“In the midst of a budget crisis early this year, to the tune of an estimated $7.5 million (yes, million) shortfall, the City of Roanoke considered its options.”
“For the first time in years, the Golden Goose – the 39 percent of total city revenue that comes from property taxes as the number-one source of income – was not laying those golden eggs.”
“The real estate boom, which had allowed the city budget to swell by just under 50 percent since 2000, was officially over, and being blamed for the greatest economic downturn since the Great Depression. And for the first time in a long time, the city could not rush out, reappraise your property, and send out new tax bills that would bring millions of additional revenues to city coffers.”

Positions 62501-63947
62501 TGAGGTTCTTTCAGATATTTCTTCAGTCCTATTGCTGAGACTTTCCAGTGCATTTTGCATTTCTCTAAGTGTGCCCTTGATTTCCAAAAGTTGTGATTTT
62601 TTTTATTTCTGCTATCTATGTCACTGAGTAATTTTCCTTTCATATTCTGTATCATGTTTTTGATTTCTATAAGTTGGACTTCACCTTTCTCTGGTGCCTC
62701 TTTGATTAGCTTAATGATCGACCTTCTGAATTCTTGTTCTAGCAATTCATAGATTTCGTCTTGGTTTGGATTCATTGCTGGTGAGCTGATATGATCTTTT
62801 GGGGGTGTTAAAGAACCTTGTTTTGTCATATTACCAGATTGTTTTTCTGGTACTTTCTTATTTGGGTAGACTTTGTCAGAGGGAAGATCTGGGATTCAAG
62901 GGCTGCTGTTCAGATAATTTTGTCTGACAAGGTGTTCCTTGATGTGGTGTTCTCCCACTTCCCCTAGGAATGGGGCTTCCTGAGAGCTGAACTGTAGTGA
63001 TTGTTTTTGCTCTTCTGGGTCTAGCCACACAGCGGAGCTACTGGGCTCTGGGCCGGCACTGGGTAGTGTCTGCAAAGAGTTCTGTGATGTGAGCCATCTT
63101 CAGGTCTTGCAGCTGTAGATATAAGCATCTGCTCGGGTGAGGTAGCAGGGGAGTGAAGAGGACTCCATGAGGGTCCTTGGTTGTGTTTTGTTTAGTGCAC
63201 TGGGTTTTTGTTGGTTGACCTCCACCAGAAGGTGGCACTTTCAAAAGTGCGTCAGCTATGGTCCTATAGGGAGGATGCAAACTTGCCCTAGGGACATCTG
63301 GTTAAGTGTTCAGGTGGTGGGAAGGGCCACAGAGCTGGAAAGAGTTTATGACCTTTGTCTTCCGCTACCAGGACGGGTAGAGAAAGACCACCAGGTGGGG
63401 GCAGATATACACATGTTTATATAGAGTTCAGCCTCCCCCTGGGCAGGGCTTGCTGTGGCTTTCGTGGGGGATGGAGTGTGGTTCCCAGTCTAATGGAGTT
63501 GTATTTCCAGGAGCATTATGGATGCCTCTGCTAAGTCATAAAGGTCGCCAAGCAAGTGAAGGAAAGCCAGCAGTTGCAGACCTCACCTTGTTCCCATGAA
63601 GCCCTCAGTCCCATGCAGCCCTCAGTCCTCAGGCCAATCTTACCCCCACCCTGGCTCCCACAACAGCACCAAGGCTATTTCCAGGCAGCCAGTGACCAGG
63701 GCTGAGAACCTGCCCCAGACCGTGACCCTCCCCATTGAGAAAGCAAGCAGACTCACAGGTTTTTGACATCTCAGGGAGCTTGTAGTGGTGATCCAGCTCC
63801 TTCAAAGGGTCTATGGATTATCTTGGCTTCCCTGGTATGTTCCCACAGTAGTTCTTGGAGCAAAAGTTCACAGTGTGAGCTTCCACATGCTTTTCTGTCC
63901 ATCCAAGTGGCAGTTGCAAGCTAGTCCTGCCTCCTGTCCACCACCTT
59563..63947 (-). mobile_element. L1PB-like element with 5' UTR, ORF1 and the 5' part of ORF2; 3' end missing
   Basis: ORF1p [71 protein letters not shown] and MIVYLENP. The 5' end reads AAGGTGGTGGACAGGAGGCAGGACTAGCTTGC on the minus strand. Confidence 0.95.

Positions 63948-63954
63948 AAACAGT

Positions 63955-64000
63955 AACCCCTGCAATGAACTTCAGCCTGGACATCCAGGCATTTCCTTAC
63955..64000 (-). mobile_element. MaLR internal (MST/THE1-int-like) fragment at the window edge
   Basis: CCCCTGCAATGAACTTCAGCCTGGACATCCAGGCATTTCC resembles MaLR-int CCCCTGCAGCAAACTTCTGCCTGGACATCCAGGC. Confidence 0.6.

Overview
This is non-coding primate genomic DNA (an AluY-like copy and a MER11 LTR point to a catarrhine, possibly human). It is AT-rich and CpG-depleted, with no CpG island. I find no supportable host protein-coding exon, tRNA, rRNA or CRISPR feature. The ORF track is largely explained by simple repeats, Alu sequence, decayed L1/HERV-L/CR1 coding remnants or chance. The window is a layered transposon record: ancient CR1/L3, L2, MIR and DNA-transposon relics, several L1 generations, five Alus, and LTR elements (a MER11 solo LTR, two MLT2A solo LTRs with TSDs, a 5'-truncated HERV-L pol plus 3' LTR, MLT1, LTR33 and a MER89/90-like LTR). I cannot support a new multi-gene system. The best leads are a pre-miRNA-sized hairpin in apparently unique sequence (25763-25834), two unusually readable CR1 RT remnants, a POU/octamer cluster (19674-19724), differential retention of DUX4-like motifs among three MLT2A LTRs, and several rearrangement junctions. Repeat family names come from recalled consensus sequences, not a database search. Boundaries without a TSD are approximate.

Did you catch it? They didn’t raise your tax rate, the city government simply reappraised your home.
“That’s council and city hall’s dirty secret.”
“And it’s a wonderful trick for both. Council members get to beat their chests and proclaim they have never raised and, some can even claim, actually lowered taxes for city residents.”
No doubt you’ve noticed it over the past few years, that annual post card we all look forward to. Your home value has gone up and now you owe the City more money than the year before. Have you ever seen it go down? Neither have we, and now in the midst of the arguably largest economic downturn in a lifetime, the City decided this wasn’t a good year to reappraise most homes.
In a conversation with our staff, Roanoke City Finance Director Ann Shawver acknowledged that the City only reassessed homes that had had physical improvements made during the previous year. All other homes, the vast majority in Roanoke, were not reassessed. Now why would that be?
Could it be because property values nationwide were down 19% on average and as high as 39%* in some cities?
“In a year when an assessment might actually lower residents’ tax bills, the city decided not to reassess property.” (emphasis added)